We may be done with COVID but COVID isn’t done with us.
Although it might be mostly done with us.
It’s true that the amount of virus is rising in certain wastewater samples taken around the U.S., sometimes in gaudy terms percentage-wise. Cases are up 10 percent — or 1,000 percent! But with all 50 states at low baselines of infection, any incremental increase will look gaudy as a percentage. If you have one case locally this week and two the next, you’ve just recorded a 100 percent increase even though cases are nearly nonexistent.
I think that’s what we’re seeing here, as cases overall in the U.S. are currently at their lowest point since mid-July 2021. But one thing gives me pause.
Anything in the yellow-to-red spectrum, which represents 38 percent of all sampled sites, means that there’s more virus there than there was two weeks ago. Which … isn’t surprising, is it? Americans have decided that the pandemic is over. They’re flinging off their masks, in most jurisdictions with the CDC’s blessing. Many are doubtless making up for lost time over the past two years by socializing or traveling more lately. Fewer restrictions plus less social distancing is destined to produce a spike in cases, but not necessarily a major spike. So long as local hospitals aren’t stressed by it, it’s fine.
As one CDC official succinctly put it to Bloomberg, “These bumps may simply reflect minor increases from very low levels to still low levels.” Hot vax summer 2.0 is still a go.
What gives me pause is that we tend to be a month or so behind Europe on COVID and various European countries are experiencing new spikes at the moment. Not tiny little bumps either in some cases; Germany’s daily case count is as high as it was during the winter Omicron surge while Austria, the Netherlands, and Switzerland are all on the way up. Some COVID hawks are grumbling that Europe moved too soon to drop restrictions after Omicron seemed to have passed. “The messaging from politicians is encouraging many people who were taking precautions to mix with others,” said one British academic. “It does seem very courageous, and indeed risky, to assume that the pandemic is over.”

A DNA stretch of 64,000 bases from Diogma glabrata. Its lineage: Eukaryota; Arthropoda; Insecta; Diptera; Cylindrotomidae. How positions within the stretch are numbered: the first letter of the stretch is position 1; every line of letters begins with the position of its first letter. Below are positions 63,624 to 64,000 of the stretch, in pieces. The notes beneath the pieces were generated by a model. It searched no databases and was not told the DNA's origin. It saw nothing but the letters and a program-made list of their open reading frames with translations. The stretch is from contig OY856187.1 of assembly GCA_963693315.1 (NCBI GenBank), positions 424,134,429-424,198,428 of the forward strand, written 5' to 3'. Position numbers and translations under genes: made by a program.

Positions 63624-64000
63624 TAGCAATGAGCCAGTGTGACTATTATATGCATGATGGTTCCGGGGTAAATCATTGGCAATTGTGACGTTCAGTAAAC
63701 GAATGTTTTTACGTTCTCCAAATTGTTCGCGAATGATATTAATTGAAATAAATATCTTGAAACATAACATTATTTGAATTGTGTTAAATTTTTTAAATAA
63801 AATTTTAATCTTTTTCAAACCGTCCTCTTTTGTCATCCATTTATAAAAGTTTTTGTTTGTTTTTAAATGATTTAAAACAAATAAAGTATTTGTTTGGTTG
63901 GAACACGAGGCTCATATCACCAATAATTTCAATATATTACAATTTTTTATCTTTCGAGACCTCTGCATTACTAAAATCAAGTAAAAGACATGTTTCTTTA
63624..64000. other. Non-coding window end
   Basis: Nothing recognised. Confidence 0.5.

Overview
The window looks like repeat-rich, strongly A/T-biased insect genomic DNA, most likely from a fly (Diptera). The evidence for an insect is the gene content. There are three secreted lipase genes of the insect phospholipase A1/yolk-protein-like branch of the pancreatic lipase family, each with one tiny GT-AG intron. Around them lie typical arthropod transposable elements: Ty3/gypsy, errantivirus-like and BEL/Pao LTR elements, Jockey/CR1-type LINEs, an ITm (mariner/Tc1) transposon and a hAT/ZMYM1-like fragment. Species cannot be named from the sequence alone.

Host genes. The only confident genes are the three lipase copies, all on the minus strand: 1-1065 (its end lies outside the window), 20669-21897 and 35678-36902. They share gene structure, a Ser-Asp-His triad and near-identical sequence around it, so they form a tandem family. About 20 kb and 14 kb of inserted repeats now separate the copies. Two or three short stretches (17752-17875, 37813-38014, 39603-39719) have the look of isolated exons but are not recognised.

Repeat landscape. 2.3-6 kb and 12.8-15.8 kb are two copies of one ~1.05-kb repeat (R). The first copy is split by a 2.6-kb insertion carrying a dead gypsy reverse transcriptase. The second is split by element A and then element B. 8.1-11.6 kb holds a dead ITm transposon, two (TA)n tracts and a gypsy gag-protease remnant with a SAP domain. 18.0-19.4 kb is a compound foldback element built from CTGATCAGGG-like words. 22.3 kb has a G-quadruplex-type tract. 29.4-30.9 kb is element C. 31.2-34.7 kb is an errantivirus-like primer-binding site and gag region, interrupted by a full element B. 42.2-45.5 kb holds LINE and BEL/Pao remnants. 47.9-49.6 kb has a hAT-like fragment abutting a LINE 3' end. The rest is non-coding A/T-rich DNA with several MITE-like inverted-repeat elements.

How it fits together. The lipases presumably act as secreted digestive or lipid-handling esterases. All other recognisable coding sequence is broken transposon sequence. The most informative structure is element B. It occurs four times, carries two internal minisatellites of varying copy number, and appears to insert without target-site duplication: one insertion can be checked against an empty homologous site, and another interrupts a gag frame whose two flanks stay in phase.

David Leonhardt shares this snapshot of COVID cases in Europe. No one’s experiencing a vertical spike like they did over the winter — for that, you need to look east to Hong Kong — but all of these countries have high degrees of immunity and are still seeing higher cases despite the fact that the Omicron wave just washed through. The UK, in fact, is alleged to have more immunity than any country in the world. And even there, cases are rising:
Hospitalizations are up in the UK as well, with Scotland approaching its peak for the entire pandemic. Are Brits starting to get more severely ill again or is this a matter of people being hospitalized with Omicron, an ultra-contagious variant, rather than for Omicron?
Even if it’s the former, why should hospitalizations be rising?
Scientists have two explanations for the uptick in Europe. One is the phenomenon of people easing precautions, cutting loose in the belief that we’ve just endured an “exit wave” from the pandemic. The other is the emergence of BA.2, an Omicron subvariant that appears to be more contagious than even its hypercontagious parent strain. In Germany, BA.2 is responsible for more than half of new cases. In London, at last check, it caused 84 percent of new infections. But in the U.S., it’s still just 11 percent. As the subvariant begins to spread here, we might see a European-style rise in cases as well.
The good news is that people who’ve recovered from an Omicron infection should have solid protection against it. (BA.2 doesn’t seem to be any more dangerous either.) The bad news, per Leonhardt, is that “only” 45 percent or so of Americans are believed to have contracted Omicron this winter. More than half the population remains vulnerable to catching it.
Although, because Omicron 1.0 instilled so much population immunity so recently, it may be that BA.2 won’t spread as easily. It’s destined to run into many “dead ends” as it infects the recently recovered.
It sure would be nice to have an efficient, well-run national network of wastewater testing to detect early outbreaks as we cope with the new subvariant. But we’re not an efficient, well-run country. Good luck, everyone.